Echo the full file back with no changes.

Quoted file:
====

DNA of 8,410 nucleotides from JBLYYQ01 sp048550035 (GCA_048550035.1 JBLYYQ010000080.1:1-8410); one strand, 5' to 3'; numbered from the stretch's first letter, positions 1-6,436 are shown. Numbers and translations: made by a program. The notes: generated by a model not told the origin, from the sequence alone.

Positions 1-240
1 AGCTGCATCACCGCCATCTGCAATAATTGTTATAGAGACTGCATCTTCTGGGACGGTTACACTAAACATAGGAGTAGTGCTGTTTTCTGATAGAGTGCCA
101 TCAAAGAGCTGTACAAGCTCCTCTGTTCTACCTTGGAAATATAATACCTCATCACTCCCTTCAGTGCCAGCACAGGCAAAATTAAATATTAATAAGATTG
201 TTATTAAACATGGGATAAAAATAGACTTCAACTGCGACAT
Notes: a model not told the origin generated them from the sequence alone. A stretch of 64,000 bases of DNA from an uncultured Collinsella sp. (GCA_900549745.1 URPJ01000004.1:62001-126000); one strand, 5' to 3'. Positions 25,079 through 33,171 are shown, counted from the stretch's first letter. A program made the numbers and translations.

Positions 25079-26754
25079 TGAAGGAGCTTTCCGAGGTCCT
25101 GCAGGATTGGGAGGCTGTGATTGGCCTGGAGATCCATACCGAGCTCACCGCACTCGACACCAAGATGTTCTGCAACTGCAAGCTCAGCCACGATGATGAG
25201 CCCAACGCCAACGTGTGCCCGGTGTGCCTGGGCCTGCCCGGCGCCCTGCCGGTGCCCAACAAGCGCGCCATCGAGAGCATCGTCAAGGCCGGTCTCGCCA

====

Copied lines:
DNA of 8,410 nucleotides from JBLYYQ01 sp048550035 (GCA_048550035.1 JBLYYQ010000080.1:1-8410); one strand, 5' to 3'; numbered from the stretch's first letter, positions 1-6,436 are shown. Numbers and translations: made by a program. The notes: generated by a model not told the origin, from the sequence alone.

Positions 1-240
1 AGCTGCATCACCGCCATCTGCAATAATTGTTATAGAGACTGCATCTTCTGGGACGGTTACACTAAACATAGGAGTAGTGCTGTTTTCTGATAGAGTGCCA
101 TCAAAGAGCTGTACAAGCTCCTCTGTTCTACCTTGGAAATATAATACCTCATCACTCCCTTCAGTGCCAGCACAGGCAAAATTAAATATTAATAAGATTG
201 TTATTAAACATGGGATAAAAATAGACTTCAACTGCGACAT
Notes: a model not told the origin generated them from the sequence alone. A stretch of 64,000 bases of DNA from an uncultured Collinsella sp. (GCA_900549745.1 URPJ01000004.1:62001-126000); one strand, 5' to 3'. Positions 25,079 through 33,171 are shown, counted from the stretch's first letter. A program made the numbers and translations.

Positions 25079-26754
25079 TGAAGGAGCTTTCCGAGGTCCT
25101 GCAGGATTGGGAGGCTGTGATTGGCCTGGAGATCCATACCGAGCTCACCGCACTCGACACCAAGATGTTCTGCAACTGCAAGCTCAGCCACGATGATGAG
25201 CCCAACGCCAACGTGTGCCCGGTGTGCCTGGGCCTGCCCGGCGCCCTGCCGGTGCCCAACAAGCGCGCCATCGAGAGCATCGTCAAGGCCGGTCTCGCCA